And in the context of this post the privilege is about the knee-jerk cynicism toward a song deemed "escapist." That is, it's easy to be cynical about "escaping" material existence when material existence is working out pretty well for you. Again, that seems a banal observation.

  3. "Cynicism about 'I'll Fly Away' is a luxury of the privileged": agreed. I think Andrew's piece also has the power to interrogate our assumptions about the extent to which even the privileged singing "I'll Fly Away" is problematic (because dualistic, escapist, etc.). To be sure, the critique lands: when sung by people whose language denigrates the material order and whose practices are ecologically destructive, "I'll Fly Away" is a kind of unknowing admission of complicity and guilt, an anthem of denial of creation and therefore its creator.

    Relatively privileged people, however, also live in a world of sickness, natural disaster, moral corruption, broken relationships, tragic accidents—in short, the fallen world of embodied vulnerability in which we all share. In that way, "I'll Fly Away," when sung by such people, can serve as an interruption of the *illusion* of being "fell fed and safe," that is, that having one's needs momentarily met (or exceeded) constitutes security against death, and the powers of sin and death. In other words, "I'll Fly Away" and songs like it may actually forcibly remind the privileged persons who sing it that, first, they will die; second, they are not immune to life's dangers; and, third, they are therefore in the same lot as everybody else—including the impoverished and imprisoned.

    (Not to mention that, sung *with* the oppressed, it also means that in heaven all such temporal markers of distinction and privilege will fall away. Best to live with that in mind now than to cling to what is temporary and passing away!)

  4. I like this a lot.

    Also, a bit of clarification for readers. I want to be clear that I don't think "I'll Fly Away" is good theology. I don't want to defend the theology of the song. What I'm pushing back on is cynicism about the song. Theologically I don't like the song, but I'm sympathetic to it when it's sung in certain contexts.

  5. I think I have mentioned it before but the song "I'll Fly Away" also have complex associations for me. In my current upper middle class American life it seem so away to what? What really do I lack? But this was a perennial favorite in chapel services in the Marine Corps where I think embodiment is similarly delimited, albeit in a different way. (although many of the actors are the same) The one thing I see lacking in much theology, no matter the stripe, is a similar mistake often made in evaluating history - ignoring context. So for a leading progressive theologian to say 'We have a better hermeneutic' is not only myopic, but putting a limit of G*d reaching people where they are. I really appreciate what you are doing here.

  6. The first one may seem banal to you, but is it possible that you find it banal because you have a priori divested the term "privilege" of its essential passivity?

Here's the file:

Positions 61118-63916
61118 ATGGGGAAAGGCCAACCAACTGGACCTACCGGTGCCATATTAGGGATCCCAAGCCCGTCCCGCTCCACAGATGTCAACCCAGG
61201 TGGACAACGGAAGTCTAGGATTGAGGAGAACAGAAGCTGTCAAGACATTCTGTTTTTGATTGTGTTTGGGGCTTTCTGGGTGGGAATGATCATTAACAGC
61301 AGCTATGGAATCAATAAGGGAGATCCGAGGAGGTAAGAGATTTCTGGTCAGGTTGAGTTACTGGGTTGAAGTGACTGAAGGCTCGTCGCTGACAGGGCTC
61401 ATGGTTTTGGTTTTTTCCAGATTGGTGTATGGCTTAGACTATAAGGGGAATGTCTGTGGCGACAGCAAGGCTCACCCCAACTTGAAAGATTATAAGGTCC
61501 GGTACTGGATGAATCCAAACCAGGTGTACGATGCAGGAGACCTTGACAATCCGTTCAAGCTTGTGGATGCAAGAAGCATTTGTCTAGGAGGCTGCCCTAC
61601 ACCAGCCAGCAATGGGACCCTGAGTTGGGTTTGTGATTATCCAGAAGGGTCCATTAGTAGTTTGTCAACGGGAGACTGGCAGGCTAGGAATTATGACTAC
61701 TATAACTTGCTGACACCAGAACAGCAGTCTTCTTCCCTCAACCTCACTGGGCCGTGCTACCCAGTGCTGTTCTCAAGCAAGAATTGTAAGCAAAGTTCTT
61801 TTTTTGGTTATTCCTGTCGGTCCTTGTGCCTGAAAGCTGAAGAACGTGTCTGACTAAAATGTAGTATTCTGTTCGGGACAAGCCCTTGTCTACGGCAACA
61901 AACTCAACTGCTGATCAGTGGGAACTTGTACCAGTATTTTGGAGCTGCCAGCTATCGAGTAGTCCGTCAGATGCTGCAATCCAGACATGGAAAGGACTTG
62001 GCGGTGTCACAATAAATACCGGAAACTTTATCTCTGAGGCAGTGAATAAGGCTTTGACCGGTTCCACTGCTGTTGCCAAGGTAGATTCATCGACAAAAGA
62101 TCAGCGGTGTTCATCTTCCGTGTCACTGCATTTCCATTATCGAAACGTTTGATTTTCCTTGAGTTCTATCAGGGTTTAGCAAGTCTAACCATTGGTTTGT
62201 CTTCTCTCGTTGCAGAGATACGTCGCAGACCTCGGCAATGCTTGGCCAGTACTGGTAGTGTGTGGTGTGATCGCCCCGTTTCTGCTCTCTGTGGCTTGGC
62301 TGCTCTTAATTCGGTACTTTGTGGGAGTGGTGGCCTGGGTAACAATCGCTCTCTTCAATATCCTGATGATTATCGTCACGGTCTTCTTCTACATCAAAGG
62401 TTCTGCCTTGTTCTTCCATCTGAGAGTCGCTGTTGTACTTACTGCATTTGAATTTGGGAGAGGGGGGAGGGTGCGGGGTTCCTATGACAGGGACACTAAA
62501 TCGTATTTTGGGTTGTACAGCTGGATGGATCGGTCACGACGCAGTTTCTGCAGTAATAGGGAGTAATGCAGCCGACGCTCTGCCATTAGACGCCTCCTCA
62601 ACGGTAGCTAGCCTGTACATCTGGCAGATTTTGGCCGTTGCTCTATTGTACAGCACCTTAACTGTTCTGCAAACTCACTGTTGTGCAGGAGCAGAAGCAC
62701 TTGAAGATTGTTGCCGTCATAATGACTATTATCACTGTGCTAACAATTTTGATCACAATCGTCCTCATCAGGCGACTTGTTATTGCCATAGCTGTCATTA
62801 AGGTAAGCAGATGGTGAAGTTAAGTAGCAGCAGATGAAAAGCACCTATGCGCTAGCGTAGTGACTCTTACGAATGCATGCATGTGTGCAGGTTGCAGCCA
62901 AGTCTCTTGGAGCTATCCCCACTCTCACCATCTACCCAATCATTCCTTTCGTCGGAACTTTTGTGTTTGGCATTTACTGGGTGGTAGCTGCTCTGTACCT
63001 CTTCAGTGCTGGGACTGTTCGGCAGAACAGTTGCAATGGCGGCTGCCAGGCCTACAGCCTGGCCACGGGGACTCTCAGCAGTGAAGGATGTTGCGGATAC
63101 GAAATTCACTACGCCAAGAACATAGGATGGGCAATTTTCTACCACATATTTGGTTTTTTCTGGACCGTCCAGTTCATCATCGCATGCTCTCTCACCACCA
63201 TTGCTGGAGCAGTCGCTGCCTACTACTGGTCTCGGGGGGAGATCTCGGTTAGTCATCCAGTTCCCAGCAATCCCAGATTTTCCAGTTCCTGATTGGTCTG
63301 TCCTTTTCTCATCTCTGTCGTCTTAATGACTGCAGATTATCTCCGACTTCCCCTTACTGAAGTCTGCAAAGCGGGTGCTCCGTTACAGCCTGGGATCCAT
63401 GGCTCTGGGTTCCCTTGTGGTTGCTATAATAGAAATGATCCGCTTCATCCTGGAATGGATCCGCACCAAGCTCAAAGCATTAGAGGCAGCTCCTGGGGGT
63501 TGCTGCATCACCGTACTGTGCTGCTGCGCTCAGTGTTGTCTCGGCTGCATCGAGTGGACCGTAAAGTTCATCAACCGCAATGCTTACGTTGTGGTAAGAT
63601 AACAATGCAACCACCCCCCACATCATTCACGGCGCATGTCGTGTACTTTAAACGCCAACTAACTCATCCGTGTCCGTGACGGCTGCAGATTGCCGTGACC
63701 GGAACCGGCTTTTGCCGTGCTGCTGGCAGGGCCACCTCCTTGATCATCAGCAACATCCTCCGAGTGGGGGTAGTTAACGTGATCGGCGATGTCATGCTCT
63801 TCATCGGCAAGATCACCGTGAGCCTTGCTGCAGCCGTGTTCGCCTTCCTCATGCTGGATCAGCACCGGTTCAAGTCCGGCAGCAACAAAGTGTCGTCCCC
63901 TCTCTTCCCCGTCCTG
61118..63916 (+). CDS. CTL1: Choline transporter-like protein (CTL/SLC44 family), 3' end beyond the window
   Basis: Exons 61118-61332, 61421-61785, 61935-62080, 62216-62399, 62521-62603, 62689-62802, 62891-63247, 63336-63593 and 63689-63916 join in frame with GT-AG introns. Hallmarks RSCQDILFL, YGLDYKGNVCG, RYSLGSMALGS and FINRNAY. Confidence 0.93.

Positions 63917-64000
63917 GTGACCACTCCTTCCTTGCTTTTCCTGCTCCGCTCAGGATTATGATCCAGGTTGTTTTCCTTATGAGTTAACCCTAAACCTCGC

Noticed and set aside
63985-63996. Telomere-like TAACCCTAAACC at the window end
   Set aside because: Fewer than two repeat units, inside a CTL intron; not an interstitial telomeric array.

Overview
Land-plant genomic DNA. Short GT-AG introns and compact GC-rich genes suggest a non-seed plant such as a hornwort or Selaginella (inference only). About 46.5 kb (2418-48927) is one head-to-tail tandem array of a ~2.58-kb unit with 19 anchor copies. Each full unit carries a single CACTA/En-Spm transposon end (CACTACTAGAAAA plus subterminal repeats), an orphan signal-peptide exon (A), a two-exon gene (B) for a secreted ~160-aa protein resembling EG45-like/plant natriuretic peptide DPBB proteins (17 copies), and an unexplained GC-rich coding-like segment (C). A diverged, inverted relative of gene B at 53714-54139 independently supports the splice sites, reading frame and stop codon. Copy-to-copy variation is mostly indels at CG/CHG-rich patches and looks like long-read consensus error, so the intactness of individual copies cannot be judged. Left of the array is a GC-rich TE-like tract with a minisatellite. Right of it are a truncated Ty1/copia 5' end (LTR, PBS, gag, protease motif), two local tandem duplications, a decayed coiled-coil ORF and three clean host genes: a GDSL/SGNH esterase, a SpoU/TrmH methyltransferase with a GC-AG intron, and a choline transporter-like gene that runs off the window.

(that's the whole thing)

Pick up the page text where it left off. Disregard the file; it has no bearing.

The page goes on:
A person who has busted his ass all his life to carve out a merely adequate standard of living is hardly privileged, at least in the standard usage of the word.

    I don't have any issue with the second idea, BTW. In fact, the main piont I am making merely uses this post as a touchstone, an example of a longer-term trend or characteristic of your writing and apparent thinking generally.


  7. Though the populations would be considered poles apart, in Viktor Frankl's MAN'S SEARCH FOR MEANING, the survival of the inmates in the concentration camps was also through transcending their surroundings, though Frankl's word for its power was LOVE.

    I may be totally off base with this notion, but I am curious if most prison inmates would embrace the term SOULFUL RESISTANCE, simply because they feel more empowered by the term, over the word LOVE, which, in many minds, is more passive. Just wondering.

  8. How can we not think of Paul? "For me to live is Christ; to die is gain. I am in a straight between the two. I have given everythinng up for Christ. I had much rather be with him than here with you." (paraphrases of course). Interestingly written from a prison cell. Paul's faith was so strong that he longed to "fly away!," but he willed to stay for the Philippians sake. What a challenging act of resistance in his constricted circumstance.

    And then a bit later we read his ringing valedictory, "For the time of my departue is at hand..." The Lord Jesus Christ was Paul's stake in the future....and to all those whose simple faith sustains and propells them in the now to a new and better day. "Now faith is the substnce of things hoped for...the evidence of things not seen." Let's give it up for Paul, the consumate prisoner of Jesus.

    Imitate Jesus. Fly away some day. Good stuff for us all.

  9. I believe the meaning attached to a song like that in prison is somewhat parallel to many of the spirituals sung by slaves in reference to "Canaan," and "Campground," etc. The masters thought the slaves were singing about heaven when they were actually thinking about freedom. When prisoners sing "just a few more weary days and then, I'll fly away to a land where joys shall never end," I have a suspicion they are projecting ahead to their own freedom. Think I'll pose that question next week in our group therapy session - one with women and one with the men.